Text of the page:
On Friday, Target announced that data breach during the holiday shopping season was far bigger than initially thought, as state prosecutors announced a nationwide probe into the second-biggest retail cyber attack on record.
Last month Target Corp. disclosed that about 40 million credit and debit cards may have been affected by a data breach that happened between Nov. 27 and Dec. 15 — just as the holiday shopping season was getting into gear. However, the investigation has found that criminals, actually, took non-credit card related data for some 70 million shoppers who could have made purchases at Target stores outside the late Nov. to mid-Dec. timeframe.
“I know that it is frustrating for our guests to learn that this information was taken and we are truly sorry they are having to endure this,” Gregg Steinhafel, chairman, president and CEO of Target said in the release. “I also want our guests to know that understanding and sharing the facts related to this incident is important to me and the entire Target team.”
The company is working with the Secret Service and the Department of Justice to determine who was behind the attack. Spokesmen at the Secret Service and the Justice Department declined to comment on the investigation.
Attorneys general from New York, Connecticut, Massachusetts, and Minnesota said they were joining a nationwide probe into the security breach. A source familiar with the joint probe said more than 30 states were involved.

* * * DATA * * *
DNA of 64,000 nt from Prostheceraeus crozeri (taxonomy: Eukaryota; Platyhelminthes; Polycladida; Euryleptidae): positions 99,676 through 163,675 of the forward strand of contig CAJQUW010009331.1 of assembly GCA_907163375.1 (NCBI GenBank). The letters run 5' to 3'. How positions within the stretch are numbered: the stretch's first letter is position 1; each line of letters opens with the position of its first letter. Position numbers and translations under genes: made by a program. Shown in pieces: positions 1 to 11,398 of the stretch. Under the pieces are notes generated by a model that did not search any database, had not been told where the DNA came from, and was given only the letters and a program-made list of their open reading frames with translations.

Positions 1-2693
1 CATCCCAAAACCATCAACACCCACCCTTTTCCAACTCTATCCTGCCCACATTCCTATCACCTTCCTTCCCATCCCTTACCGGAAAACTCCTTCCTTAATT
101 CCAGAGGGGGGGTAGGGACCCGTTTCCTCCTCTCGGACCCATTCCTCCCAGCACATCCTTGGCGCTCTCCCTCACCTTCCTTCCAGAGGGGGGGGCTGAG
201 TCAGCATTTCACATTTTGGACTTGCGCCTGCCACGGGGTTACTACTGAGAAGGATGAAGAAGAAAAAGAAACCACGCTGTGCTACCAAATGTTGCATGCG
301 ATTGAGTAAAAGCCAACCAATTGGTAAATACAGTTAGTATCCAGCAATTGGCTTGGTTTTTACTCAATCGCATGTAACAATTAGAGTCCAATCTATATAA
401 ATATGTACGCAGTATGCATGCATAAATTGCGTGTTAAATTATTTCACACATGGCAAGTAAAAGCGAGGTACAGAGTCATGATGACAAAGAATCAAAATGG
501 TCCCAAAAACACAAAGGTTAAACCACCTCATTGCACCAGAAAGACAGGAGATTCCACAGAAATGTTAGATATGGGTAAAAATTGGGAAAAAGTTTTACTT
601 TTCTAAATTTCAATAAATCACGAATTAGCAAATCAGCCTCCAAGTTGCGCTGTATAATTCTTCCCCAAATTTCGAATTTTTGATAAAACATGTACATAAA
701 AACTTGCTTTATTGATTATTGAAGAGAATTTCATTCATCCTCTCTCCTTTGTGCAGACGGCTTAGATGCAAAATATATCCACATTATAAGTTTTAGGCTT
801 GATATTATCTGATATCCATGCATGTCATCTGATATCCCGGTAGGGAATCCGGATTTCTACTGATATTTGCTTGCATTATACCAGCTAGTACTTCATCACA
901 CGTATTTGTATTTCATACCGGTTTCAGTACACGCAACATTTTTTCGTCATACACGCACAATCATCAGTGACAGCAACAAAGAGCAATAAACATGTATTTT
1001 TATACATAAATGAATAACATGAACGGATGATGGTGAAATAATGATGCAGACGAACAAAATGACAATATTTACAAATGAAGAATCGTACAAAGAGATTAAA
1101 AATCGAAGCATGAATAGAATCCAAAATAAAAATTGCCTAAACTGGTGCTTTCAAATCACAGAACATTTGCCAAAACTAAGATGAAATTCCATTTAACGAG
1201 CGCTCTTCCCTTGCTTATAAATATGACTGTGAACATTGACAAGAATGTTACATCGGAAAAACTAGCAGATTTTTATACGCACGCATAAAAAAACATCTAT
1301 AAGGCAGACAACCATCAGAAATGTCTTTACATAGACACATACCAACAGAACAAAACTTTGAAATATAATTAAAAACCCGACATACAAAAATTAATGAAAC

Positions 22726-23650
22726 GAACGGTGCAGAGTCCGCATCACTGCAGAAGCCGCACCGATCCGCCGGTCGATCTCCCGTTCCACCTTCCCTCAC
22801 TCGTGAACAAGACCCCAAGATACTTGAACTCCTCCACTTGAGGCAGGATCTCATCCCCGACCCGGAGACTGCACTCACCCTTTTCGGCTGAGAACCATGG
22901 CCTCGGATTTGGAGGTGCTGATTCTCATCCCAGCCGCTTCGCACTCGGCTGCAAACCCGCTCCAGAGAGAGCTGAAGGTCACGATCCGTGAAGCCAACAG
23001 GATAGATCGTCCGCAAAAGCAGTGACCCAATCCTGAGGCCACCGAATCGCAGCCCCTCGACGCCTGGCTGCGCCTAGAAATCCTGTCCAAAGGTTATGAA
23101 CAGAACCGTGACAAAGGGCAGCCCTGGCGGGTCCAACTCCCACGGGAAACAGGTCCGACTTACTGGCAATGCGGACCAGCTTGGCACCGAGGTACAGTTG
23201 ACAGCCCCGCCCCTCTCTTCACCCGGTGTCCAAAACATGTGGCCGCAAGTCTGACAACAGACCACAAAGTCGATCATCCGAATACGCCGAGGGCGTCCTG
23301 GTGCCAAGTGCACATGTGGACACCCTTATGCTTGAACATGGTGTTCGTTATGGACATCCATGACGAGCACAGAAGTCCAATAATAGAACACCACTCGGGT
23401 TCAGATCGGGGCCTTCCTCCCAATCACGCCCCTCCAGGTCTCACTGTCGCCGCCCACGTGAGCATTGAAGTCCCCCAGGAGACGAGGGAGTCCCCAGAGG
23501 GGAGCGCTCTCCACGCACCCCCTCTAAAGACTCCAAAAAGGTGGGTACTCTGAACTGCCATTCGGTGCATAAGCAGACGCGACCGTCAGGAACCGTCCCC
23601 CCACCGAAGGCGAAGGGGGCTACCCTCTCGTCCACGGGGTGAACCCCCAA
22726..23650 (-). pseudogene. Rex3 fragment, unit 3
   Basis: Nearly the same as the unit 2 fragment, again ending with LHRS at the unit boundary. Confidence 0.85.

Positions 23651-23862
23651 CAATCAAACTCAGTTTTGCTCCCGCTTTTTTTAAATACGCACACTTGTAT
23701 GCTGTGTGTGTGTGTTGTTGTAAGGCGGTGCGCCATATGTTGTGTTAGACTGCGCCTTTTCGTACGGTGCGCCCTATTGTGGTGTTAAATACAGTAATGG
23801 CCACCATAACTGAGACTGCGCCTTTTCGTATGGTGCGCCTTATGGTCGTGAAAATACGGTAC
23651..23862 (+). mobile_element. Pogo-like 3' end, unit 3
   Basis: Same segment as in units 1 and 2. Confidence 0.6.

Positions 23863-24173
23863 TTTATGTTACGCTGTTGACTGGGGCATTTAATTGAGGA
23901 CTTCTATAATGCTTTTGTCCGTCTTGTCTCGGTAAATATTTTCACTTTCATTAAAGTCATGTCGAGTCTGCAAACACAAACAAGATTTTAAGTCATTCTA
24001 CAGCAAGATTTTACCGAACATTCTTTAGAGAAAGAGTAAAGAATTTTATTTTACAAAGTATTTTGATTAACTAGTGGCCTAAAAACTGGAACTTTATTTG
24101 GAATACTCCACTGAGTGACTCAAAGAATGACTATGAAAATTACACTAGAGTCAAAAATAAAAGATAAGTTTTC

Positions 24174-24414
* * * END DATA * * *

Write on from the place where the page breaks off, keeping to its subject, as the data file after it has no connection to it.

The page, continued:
“A breach of this magnitude is extremely disconcerting and we are participating in a multi-state investigation to discover the circumstances that led to this breach,” said Massachusetts Attorney General Martha Coakley.
As Reuters reports, security experts think that the stolen payment card data could be used to fabricate false magnetic strip credit cards. And the personal information could be sold on underground exchanges for use in email “phishing” campaigns, aimed at persuading victims to hand over even more sensitive information, such as bank account numbers.
The company said it doesn’t know how many customers have found fraudulent charges on their credit or debit cards, but individual stories and lawsuits are beginning to crop up across the country.
The company said customers won’t be liable for the cost of any fraudulent charges that stemmed from the breach. Target said it will try to contact customers it has email addresses for to provide tips on how to safeguard against consumer scams. The company said it won’t ask customers for any personal information during its email communications.
It’s also offering a year of free credit monitoring and identity theft protection to customers that shopped at its stores. Individuals will have three months to enroll in the program. Target said it will provide more details on that next week, reports the Guardian
The company also announced that its fourth quarter results have been hurt by the breach. Target now expects fourth-quarter earnings per share of $1.20 to $1.30, compared to the previous estimate of $1.50 to $1.60.
The theft from Target’s databases is still the second largest data breach on record, rivalling an incident uncovered in 2007 that saw more than 90 million credit card accounts pilfered from TJX Cos. Inc.